Tribune News Service
Dehradun, June 29
The former Home Secretary, who has the experience of dealing with past disasters such as the tsunami and Kashmir earthquake of 2005, is overseeing and coordinating rescue and relief efforts for the past one week.
The phone at his desk does not stop ringing. A man on the other end pleads with him to rescue his 90-year-old grandfather stranded for the past fortnight at Badrinath. Passing on the necessary instructions, Duggal gets ready for another round of meetings with state government officers on rescue and relief efforts.
He has expressed satisfaction over rescue efforts undertaken by the Army, Air force, Indo-Tibetan Border Police (ITBP) and National Disaster Relief Force (NDRF) in coordination with the state government since June 18.
“It is a tough job to coordinate with a host of Central government agencies such as the Army, Air Force, ITBP, NDRF, Home, Defence and Health ministries and to get things done at the state-government level. But, it was all done in a well-coordinated manner,” he said. All praise for the armed forces’ role in the operation, he said, “It is a gigantic task given the extreme circumstances, but the armed forces are carrying out one of the biggest rescue operations and safely brought out more than one lakh stranded people from rain ravaged areas across the state.”
As rescue operations come to a close, Duggal said the real challenge would be to coordinate relief and rehabilitation efforts of the state government for the local population.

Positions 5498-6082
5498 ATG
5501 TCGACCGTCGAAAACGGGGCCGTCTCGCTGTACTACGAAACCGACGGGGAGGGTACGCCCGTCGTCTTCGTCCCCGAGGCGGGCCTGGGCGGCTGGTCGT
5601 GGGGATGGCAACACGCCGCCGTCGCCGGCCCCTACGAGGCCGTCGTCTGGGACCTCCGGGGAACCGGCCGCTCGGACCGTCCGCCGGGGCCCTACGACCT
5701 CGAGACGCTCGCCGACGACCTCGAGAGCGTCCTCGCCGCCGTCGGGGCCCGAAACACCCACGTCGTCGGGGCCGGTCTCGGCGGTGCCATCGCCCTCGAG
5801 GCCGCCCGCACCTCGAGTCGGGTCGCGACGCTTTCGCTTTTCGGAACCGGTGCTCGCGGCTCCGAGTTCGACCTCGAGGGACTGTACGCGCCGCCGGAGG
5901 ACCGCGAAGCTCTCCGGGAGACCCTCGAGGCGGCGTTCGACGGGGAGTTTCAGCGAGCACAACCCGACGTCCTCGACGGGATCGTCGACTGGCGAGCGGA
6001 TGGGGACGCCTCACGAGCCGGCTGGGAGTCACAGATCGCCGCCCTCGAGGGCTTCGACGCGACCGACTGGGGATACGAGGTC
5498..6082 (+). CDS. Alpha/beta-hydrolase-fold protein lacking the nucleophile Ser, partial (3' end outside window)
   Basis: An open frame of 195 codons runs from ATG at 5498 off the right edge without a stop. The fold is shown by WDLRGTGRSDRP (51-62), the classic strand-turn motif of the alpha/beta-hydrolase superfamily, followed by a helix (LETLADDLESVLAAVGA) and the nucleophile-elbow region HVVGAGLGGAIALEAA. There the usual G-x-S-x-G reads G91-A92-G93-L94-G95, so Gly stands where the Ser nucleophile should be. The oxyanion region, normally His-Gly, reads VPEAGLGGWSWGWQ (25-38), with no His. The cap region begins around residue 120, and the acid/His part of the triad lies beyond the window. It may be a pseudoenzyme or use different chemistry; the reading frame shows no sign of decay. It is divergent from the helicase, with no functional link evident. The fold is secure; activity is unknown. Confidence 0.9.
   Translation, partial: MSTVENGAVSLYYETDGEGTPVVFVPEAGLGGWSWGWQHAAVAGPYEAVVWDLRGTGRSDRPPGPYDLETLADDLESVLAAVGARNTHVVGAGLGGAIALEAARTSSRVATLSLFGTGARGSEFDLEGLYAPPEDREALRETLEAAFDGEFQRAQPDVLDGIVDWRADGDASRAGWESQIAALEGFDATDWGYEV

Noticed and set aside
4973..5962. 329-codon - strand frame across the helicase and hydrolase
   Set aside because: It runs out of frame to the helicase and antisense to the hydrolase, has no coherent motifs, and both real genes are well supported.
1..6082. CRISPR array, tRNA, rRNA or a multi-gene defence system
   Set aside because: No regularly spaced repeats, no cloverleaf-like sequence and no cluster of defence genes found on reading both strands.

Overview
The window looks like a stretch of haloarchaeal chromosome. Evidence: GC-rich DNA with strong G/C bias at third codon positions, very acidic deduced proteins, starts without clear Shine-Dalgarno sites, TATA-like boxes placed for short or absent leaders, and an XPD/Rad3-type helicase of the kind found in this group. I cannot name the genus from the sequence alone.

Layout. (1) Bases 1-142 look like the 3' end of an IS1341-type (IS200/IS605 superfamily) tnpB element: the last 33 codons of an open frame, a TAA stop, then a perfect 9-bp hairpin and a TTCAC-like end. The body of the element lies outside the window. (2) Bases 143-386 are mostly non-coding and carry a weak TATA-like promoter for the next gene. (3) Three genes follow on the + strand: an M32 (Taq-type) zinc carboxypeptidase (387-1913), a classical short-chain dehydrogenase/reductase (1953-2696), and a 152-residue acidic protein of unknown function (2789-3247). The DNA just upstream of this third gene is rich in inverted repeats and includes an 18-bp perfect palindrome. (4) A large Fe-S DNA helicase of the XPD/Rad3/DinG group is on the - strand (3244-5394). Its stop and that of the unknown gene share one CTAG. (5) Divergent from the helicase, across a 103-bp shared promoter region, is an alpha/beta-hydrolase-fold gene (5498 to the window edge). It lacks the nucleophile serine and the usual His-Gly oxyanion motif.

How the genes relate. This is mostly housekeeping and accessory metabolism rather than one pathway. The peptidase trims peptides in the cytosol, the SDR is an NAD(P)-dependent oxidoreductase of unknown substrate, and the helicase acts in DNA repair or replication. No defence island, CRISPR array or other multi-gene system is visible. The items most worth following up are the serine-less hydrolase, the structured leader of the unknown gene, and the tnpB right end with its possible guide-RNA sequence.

“A total of 2,300 villages in the districts of Uttarkashi, Rudraprayag, Chamoli and Pithoragarh have been completely cut off as roads and paths have been washed away,” he said. Four of the major road axis -- Joshimath-Badrinath, Rudraprayag-Gaurikund, Uttarkashi-Gangotri and Pithoragarh-Jauljibi - that suffered major damages are still cut off.
He said efforts were on to airdrop essentials supplies to the marooned and Indian Air Force helicopters would assist in the task for another 15 days.
“I have asked the Border Roads Organisation (BRO) officials to at least make mule paths so that essentials supplies could be sent to cut-off areas. The department has also been asked to give their requirements to repair the damaged roads on war-footing,” said Duggal.
He said the reconstruction of roads, houses, shops, schools, power lines and restoration of water connections would be a herculean task. “There is no shortage of food, cooking gas, kerosene and medicines in affected areas,” he said.
Asked about the number of deaths in the catastrophe, Duggal said although the exact figures would take some time to tabulate, his estimate was over 3,000 lives had been lost.
"I have requested Union Communication Minister Kapil Sibal to tabulate the number of outgoing calls from Uttarkhand made by the stranded and those from their relatives to Uttarkhand from outside to arrive at a number. All states have been asked to enlist their missing persons. I am hopeful that by July 15, the exact number of missing persons would be found out,” he said. “If the weather permits, I will go to Kedarnath tomorrow to oversee the cremation of the bodies,” he said. However, he said there was no epidemic in the area and the Union Health Ministry has taken steps to check any outbreak.